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Former Oregon Ducks player suing school, NCAA, ex-coach Willie Taggart for $100 million

Brenner is seeking more than $100 million in damages

A former University of Oregon offensive lineman is suing the school, the NCAA and other parties, seeking damages of more than $100 million, in a case set to begin Tuesday.

Doug Brenner, a Portland, Oregon, native who signed with the Ducks in the class of 2013, contends he sustained lifelong injuries that also shorten his life expectancy during a 2017 workout, when Willie Taggart then was the Ducks’ head football coach.

Brenner’s suit names Taggart, former Oregon strength coach Irele Oderinde as well as the school and the NCAA.

Portland attorney Greg Kafoury, who is representing Brenner, sounded off on the matter to USA Today.

“For decades, the NCAA has refused to outlaw these remarkably dangerous workout drills – drills designed for punishment rather than conditioning,” Kafoury said. “They have refused to do so out of concern for their own organization’s interests, rather than the safety of young athletes.

“We seek a punitive damage award large enough to force them to change their mind.”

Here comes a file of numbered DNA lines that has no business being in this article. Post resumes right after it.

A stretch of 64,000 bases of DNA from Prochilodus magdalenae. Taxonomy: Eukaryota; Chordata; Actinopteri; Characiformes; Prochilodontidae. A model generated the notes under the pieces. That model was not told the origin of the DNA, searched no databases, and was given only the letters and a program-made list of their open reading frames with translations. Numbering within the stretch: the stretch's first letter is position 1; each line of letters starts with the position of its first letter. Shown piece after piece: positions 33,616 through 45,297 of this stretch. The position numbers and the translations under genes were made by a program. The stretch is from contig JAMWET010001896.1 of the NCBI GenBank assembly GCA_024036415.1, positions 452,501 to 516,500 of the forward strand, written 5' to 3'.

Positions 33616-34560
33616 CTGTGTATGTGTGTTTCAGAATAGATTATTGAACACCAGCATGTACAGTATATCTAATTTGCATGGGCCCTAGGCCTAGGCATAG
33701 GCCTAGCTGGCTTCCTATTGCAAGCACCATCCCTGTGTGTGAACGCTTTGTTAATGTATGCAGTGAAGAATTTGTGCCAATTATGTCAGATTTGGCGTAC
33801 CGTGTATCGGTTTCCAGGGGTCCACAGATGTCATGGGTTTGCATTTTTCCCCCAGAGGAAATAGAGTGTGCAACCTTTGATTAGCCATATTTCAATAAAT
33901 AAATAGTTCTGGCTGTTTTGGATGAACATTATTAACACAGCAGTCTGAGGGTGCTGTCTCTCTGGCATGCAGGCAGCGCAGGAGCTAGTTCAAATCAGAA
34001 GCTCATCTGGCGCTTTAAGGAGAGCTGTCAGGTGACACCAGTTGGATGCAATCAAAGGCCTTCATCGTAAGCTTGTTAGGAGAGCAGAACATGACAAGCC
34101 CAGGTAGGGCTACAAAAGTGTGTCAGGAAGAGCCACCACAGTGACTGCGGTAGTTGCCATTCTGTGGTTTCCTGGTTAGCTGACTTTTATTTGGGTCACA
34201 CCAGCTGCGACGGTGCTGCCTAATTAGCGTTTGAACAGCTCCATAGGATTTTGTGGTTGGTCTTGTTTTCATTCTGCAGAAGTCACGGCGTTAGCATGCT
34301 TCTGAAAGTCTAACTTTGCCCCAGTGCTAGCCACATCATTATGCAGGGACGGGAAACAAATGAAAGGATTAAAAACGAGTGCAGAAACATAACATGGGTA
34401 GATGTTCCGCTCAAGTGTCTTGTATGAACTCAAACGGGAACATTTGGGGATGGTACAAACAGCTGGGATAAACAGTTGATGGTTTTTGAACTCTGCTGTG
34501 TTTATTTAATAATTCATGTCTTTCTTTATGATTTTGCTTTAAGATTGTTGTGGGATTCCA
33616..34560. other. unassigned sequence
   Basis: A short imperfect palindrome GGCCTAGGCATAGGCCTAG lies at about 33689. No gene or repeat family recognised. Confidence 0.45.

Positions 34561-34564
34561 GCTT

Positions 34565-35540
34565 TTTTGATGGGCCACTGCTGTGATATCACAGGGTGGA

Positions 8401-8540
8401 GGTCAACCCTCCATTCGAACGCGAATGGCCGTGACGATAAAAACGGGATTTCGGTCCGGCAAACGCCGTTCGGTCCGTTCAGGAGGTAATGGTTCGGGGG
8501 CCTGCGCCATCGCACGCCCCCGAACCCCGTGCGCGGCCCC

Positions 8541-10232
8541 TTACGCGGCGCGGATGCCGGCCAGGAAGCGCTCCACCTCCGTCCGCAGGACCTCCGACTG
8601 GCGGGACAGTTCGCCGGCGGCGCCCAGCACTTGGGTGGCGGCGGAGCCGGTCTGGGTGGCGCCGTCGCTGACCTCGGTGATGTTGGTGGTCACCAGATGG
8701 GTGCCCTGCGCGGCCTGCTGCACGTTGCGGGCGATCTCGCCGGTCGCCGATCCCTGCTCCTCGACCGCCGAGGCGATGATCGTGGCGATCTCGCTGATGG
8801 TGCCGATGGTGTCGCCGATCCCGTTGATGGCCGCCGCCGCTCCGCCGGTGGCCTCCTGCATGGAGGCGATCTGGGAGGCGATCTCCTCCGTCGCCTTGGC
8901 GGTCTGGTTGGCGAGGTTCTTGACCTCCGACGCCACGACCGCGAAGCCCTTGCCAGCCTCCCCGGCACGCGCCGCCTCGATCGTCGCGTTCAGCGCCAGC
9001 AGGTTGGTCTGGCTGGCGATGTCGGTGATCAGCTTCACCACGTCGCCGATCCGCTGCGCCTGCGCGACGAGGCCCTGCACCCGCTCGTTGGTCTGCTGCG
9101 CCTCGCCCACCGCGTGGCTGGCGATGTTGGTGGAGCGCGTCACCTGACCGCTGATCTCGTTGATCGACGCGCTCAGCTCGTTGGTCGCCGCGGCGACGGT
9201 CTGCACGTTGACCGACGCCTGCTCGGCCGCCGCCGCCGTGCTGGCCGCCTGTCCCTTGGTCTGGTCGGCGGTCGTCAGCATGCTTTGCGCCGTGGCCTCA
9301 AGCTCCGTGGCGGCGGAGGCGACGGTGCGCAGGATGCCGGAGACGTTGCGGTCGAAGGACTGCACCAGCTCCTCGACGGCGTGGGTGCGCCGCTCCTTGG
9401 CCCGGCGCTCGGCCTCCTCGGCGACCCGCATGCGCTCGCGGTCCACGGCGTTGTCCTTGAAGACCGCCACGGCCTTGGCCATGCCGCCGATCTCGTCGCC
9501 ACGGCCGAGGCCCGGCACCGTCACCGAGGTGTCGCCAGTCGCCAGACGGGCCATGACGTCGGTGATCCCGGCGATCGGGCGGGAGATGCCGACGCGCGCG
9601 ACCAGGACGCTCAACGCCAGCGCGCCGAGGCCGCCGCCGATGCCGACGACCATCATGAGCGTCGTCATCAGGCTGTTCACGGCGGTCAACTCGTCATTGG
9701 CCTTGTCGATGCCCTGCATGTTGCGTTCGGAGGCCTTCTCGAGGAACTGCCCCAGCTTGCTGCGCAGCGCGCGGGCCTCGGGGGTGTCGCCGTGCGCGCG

Brenner is suing for a total of $125.5 million, per a copy of the amended lawsuit filed late last month and obtained by USA Today; he seeks $100 million in punitive damages and $25.5 million in total damages from all defendants.

In Brenner’s suit, he shares that he and two other teammates were hospitalized in 2017 for “rhabdomyolysis” after offseason workouts.

The Centers for Disease Control (CDC) defines “Rhabdomyolysis (often called rhabdo) is a serious medical condition that can be fatal or result in permanent disability. Rhabdo occurs when damaged muscle tissue releases its proteins and electrolytes into the blood. These substances can damage the heart and kidneys and cause permanent disability or even death. In the workplace, causes of rhabdo include heat exposure, physical exertion or overuse, and direct trauma (e.g., crush injury from a fall). Anyone can get rhabdo, but workers in many different occupations have a higher chance of developing rhabdo.”

The CDC Web site features an image of football players in conjunction with its explanatory page on rhabdomyolysis.

In an element that could bolster Brenner’s case, Oregon five years ago suspended Oderinde for one month without pay due to the hospitalizations of the trio of players.

Taggart, who replaced Mark Helfrich at Oregon, spent just one season atop the Ducks’ program, the 2017 campaign; he bolted for the Florida State job but was fired from the Seminoles’ program after two dismal seasons.

Taggart presently is the head coach at Florida Atlantic University. Oderinde followed Taggart to Florida State and then later landed at the University of South Florida, where he worked with the women’s basketball program.